Code

FLEn

1022

Course Title

Communication Skills

Degree Program

B. Eng. in Mechanical Engineering

Module

Humanities and social sciences

Module Coordinator

English Department

Lecturer

NN

Course load

2
Cr

Hrs or 3 ECTS

Contact Hours

(Lec+Tut+lab+home)

2+0+0+3

Course Objectives &
Competences to be
Acquired

Course Objectives



To train students the basic communicative skills to be
successful in their feature career to communicate with
English



To provide students a comprehensive knowledge on
how to present oral repots and written reports.



To provide students with the basic knowledge of
persuasive arguments



I t gives them a broad knowledge on the structure of
spoken and written discourse



To provi
de students how to interpret orally figures,
charts, maps, graphs, and tables.



To provide a comprehensive study of arguments

Student Learning Outcome



By the end of the course, trainees will be able to



attend lectures



present oral report



complete written
reports



read various materials and make their own notes



Express their ideas effectively in various
communicative contexts.



Master skills of persuasive arguments



Deliver their ideas with clarity and conviction



I dentify the structure of spoken and written di
scourse

Course
Description/Course
Contents



Listening for gist and details




Discriminating major and minor ideas




Taking notes, features of active listening




Reading and reacting to selected texts




Summary writing



Group discussion skills




I nterpreting texts, stories, pictures, charts, and tables;




Brief oral and written reports



Arguments.



Basic functions of English




I ntroducing oneself and others, giving advice,
expressing opinions, describing, showing probability
and certainty




I nterpre
ting orally figures, charts, maps, graphs, and

Curriculum for Regular Program for the Degree of Bachelor of Science (B.Sc.) in Mechanical Engineering



83

tables



Summarizing and reviewing;




Critiquing



Debating;



Public speaking (impromptu and prepared)

Pre
-
requisites

FLEn 1011

Semester

Second

Status of Course

Service course

Teaching & Learning
Methods



I ndividual work



Pair / group work on problem solving activities and
projects



Whole class discussion



Role plays and I mprovisation



Open debating forums



Students’ keeping their Journal writing’ of their day to
day reading and presentations

Assessment/Evaluation &
Grading System

Written Examination



Final examination (20%)

Continues assessments



Group projects and discussion (20%)



I ndividual oral and written reports (10%)



Journal writing (10%)



Listening (10%)



Debates(10)



Public speaking (10%)



I nter
-
presentation(10)

Attendance
Requirements



Lecture attendance (85%)



Assignment Submission (100%)

Literature

1.

Bough Bennie,
101 Ways to Improve Your Communication
Skills Instantly, 4th Edition,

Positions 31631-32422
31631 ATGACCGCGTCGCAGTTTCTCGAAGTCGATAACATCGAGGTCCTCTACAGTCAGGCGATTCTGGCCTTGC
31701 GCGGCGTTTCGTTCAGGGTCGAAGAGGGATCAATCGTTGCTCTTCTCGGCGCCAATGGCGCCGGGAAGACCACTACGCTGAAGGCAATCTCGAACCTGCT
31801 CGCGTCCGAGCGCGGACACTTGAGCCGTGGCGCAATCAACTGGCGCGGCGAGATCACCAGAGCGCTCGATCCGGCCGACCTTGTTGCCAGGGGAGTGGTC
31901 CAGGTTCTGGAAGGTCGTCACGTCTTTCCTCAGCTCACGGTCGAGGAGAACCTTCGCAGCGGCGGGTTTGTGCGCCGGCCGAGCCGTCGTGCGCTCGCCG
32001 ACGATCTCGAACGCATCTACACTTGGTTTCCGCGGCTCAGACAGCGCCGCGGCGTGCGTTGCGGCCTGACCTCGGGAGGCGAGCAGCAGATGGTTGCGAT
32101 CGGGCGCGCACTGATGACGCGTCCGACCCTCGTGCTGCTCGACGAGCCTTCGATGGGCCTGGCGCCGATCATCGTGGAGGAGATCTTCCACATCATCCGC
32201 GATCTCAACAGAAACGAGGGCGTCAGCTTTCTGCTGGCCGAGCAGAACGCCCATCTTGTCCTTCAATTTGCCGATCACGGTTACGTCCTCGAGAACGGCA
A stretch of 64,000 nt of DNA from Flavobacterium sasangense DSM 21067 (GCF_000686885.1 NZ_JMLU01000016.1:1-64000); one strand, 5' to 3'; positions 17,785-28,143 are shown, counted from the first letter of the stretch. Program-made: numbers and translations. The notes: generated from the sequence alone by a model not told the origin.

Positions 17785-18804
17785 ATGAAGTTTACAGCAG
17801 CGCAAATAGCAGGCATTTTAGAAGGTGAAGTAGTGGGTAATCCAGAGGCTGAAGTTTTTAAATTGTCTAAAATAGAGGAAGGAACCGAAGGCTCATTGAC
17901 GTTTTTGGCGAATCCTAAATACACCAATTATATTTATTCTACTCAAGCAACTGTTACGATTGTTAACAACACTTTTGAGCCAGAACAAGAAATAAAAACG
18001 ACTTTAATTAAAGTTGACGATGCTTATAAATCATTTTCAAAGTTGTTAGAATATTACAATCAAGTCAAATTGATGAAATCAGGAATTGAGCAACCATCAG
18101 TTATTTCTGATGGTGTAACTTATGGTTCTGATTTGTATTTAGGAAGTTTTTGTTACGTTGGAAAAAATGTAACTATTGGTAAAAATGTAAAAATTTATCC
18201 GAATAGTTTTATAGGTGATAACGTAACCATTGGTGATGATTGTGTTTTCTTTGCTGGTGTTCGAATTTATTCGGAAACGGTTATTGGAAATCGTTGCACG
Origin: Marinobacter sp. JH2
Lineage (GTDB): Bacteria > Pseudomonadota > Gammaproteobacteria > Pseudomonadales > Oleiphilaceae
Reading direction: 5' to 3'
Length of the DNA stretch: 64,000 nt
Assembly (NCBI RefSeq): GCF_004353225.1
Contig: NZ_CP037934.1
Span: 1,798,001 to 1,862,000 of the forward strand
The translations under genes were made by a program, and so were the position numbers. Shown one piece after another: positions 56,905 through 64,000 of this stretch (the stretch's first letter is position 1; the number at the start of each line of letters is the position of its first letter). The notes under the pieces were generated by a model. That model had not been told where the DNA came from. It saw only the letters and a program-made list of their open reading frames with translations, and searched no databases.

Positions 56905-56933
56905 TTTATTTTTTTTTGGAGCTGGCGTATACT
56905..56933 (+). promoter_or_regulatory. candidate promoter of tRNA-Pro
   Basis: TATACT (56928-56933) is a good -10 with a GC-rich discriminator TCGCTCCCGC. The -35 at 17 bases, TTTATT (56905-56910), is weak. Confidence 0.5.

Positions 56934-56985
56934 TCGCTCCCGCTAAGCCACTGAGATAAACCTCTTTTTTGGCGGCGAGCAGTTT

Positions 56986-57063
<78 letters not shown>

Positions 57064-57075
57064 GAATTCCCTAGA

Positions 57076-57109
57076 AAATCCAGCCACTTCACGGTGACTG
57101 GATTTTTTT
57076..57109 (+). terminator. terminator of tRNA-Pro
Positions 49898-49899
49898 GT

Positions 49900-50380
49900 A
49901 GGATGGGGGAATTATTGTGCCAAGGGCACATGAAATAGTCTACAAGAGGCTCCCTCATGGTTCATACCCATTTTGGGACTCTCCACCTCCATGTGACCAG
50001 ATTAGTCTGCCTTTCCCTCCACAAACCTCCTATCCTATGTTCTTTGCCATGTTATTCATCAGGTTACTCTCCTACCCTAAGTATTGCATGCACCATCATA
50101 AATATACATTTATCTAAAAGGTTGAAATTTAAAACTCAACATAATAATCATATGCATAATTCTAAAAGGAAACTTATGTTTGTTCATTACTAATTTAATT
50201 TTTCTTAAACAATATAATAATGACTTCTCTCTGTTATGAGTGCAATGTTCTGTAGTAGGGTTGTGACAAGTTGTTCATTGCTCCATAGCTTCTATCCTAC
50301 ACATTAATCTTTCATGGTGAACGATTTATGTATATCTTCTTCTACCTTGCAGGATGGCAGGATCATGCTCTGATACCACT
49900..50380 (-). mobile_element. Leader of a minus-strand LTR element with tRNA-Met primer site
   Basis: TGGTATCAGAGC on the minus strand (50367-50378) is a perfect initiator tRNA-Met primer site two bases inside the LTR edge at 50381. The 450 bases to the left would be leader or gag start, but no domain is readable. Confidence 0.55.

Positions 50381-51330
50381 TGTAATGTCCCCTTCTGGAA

Sep 15, 2005.

2.

Kathryn Sue Young and Howard Paul Travis,
O
ral
Communication: Skills, Choices, and Consequences,

Mar
1, 2004.

3.

G. Adams, T. Peck, and H. Piotrowski,
202 Useful Exercises
for IELTS
,
Nov 30, 2002
.

4.

L. Wholey,
Reading Matters 1
, Houghton Mifflin Company,
Boston, 2000.

5.

Davy E. and Davy K.:
Reading

and vocabulary workbook,

(1992) TOEFL.

6.

Gerememew Gebre (2000)
English Conversation
. Addis
Ababa: Mega Publishing Enterprise.






Curriculum for Regular Program for the Degree of Bachelor of Science (B.Sc.) in Mechanical Engineering



84

Course
Code

MEng 2102

Course Title

Research Methods

Degree Program

B. Eng in Mechanical Engineering

Module

Research
Methods

Module Coordinator

Mechanical Engineering Department

Lecturer

NN

Course load

2 Cr. Hrs or 3 ECTS

Contact Hours
(
(Lec+Tut+lab+home)

2+0+0
+3

Course Objectives &

Competences to be
Acquired

Course Objectives


The purpose of this course is to
present an introduction to the
major considerations and tasks involved in conducting a
research project. This course ensures that engineering students
are familiar with library resources, database searches, patent
searches, and industry standards. The cour
se also covers
strategies for formulating research questions and approaching
the research task as well as literature surveys and bibliographic
conventions. I t also provides opportunities for students to
explore the implications of technology and to lead gr
oup
discussions of issues arising from their research. Generally, this
subject teaches the student from problem selection to
completed research report with practical suggestions based
on a solid theoretical framework and an educationally sound
learning pro
cedure.


Competences (Learning Outcomes)




At the conclusion of this course, the student will have
developed an understanding of how to identify research
topics, formulate research questions / hypotheses, select an
appropriate research and, where applicable
, experimental
design.



The student will also be capable of performing required
statistical analyses for any variant application in a business /